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Pacific NorthWest LNG is proposing to build an LNG export terminal on Lelu Island.Pacific Northwest LNG

The former mayor of the Lax Kw'alaams First Nation is upset that his successor is backing Pacific NorthWest LNG's plans to build an $11.4-billion terminal.

Garry Reece, who lost to John Helin in November's mayoral race, said the new mayor overstepped his authority in declaring the elected Lax Kw'alaams Band Council's conditional support for exporting liquefied natural gas from Lelu Island in northwestern British Columbia.

Mr. Reece and other aboriginal critics of Pacific NorthWest LNG held a news conference in Ottawa on Tuesday, saying the federal government should reject the plans to build the terminal on Lelu Island. The energy consortium, led by Malaysia's state-owned Petronas, is counting on approval from the Canadian Environmental Assessment Agency and the federal cabinet.

In the spring of 2015, Mr. Reece oversaw a series a meetings in which members of the Lax Kw'alaams overwhelmingly opposed the project. But in the band election five months ago, he finished in third place in balloting for mayor, trailing Mr. Helin and Carl Sampson Jr.

As the new mayor, Mr. Helin kept a low profile until mid-March, when he sent a letter to federal Environment Minister Catherine McKenna. He informed her that the band council will support the LNG terminal, subject to the creation of an environmental performance committee – a stance that has angered Mr. Reece and leaders of a protest camp on Lelu Island.

"The B.C. government has been saying that we've changed our minds and support the project," Mr. Reece said in a prepared statement. "That's simply not true, and John Helin had no business sending a letter to that effect without consulting his elected council, hereditary chiefs and our community. That letter does not represent the position of the Nine Allied Tribes of Lax Kw'alaams."

Other aboriginals who appeared at the Ottawa news conference included Donnie Wesley and Ken Lawson, who are hereditary leaders of the Gitwilgyoots tribe of the Lax Kw'alaams, and Gerald Amos, a Haisla member who is chairman of Friends of Wild Salmon. They warn that if a bridge and trestle are built near Lelu Island, wave patterns will be disrupted and lead to the destruction of juvenile salmon habitat in Flora Bank, a sandy area with eelgrass beds that nurture young fish.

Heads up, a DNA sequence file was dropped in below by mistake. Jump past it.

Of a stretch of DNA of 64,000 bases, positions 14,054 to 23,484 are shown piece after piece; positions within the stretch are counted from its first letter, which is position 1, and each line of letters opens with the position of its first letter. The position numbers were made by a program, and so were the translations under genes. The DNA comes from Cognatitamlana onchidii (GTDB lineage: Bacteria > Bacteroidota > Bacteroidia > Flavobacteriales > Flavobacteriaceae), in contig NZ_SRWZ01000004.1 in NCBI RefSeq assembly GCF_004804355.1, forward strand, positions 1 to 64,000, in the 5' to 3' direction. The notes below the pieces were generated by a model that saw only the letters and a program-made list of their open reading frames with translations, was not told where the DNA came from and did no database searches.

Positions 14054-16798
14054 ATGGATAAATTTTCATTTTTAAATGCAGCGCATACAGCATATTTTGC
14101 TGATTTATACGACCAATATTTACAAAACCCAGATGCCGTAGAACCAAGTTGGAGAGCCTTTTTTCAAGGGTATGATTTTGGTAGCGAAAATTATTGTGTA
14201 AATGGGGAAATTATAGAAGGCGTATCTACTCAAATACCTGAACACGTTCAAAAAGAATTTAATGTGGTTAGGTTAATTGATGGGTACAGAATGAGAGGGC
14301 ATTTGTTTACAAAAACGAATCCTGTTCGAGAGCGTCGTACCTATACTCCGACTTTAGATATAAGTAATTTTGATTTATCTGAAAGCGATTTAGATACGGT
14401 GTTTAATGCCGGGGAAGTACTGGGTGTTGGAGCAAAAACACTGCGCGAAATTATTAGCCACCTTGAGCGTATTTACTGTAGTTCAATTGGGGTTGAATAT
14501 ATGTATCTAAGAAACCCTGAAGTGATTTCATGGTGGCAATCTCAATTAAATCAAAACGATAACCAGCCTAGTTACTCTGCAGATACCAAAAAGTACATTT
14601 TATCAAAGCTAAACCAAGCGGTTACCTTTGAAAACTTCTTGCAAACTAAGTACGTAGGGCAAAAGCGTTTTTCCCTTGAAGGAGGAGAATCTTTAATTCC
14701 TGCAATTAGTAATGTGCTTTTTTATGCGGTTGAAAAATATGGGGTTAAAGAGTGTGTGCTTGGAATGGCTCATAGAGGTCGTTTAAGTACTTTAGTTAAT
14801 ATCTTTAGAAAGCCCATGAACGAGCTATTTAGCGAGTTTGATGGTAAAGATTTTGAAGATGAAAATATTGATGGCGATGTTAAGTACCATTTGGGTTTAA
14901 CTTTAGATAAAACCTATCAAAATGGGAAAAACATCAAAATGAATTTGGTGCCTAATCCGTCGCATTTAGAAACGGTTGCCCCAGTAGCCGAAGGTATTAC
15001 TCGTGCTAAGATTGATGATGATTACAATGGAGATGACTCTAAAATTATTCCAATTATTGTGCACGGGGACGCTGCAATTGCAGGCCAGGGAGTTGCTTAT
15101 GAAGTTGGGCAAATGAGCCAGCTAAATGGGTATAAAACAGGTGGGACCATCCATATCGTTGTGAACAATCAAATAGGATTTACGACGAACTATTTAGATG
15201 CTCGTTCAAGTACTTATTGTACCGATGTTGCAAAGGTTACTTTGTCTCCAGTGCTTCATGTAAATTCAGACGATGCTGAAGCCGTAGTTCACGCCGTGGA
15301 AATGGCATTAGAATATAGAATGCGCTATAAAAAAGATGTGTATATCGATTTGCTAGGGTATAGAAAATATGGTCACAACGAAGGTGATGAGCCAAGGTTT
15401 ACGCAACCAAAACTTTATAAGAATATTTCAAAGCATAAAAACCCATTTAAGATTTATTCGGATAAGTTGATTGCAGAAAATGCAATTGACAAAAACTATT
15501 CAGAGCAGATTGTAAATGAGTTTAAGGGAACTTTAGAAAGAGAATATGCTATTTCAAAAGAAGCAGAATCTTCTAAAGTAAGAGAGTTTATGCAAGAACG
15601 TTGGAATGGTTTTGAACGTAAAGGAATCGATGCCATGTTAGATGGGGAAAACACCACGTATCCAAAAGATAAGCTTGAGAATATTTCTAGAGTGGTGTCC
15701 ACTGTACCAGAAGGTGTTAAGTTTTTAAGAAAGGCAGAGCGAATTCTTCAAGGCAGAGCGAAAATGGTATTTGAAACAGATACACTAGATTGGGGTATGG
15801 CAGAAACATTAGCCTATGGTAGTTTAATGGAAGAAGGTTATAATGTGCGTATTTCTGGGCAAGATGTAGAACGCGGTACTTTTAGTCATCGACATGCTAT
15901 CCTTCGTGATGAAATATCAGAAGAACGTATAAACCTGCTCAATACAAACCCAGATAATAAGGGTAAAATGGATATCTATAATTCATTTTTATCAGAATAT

Energy industry observers say that without votes by secret ballot, it is hard to gauge the extent of opposition to Pacific NorthWest LNG by members of the Lax Kw'alaams and other First Nations.

While Mr. Wesley, Mr. Lawson and several hereditary chiefs of the Lax Kw'alaams have been vocal in their opposition to Pacific NorthWest LNG, other hereditary chiefs have come out in support of the project.

Separately, mayors in northeastern B.C. have been supportive of LNG, too. Fort St. John Mayor Lori Ackerman and Tumbler Ridge Mayor Don McPherson were among the province's political leaders who visited Ottawa this week to promote LNG exports.

Aboriginal backers of LNG include Alex Campbell and Robert Sankey, whose organization is called Nine Tribes of Lax Kw'alaams. The anti-LNG camp complains that the new name is too similar to the Nine Allied Tribes of Lax Kw'alaams, which is the umbrella label for nine communities within the Lax Kw'alaams First Nation.

Tsimshian leaders of the Metlakatla, Kitselas, Gitxaala, Kitsumkalum and Gitga'at say they are open to the idea of LNG exports from Lelu Island.

"We believe that the government of Canada must now turn its attention to negotiating appropriate management conditions that ensure a strong role for First Nations in environmental monitoring, compliance and enforcement," Metlakatla Chief Harold Leighton said in a March 31 letter to Prime Minister Justin Trudeau. "We have balanced these considerations and are ready to move forward with strong environmental conditions."

Mr. Helin didn't return calls for comment on Tuesday. But in his March 15 letter to Ms. McKenna, he said he is well aware of concerns over the fate of salmon in the Skeena River estuary. "We are committed to ensuring that any LNG development in our traditional territory will not harm the environment, especially fish, fish habitat and Flora Bank," he wrote.

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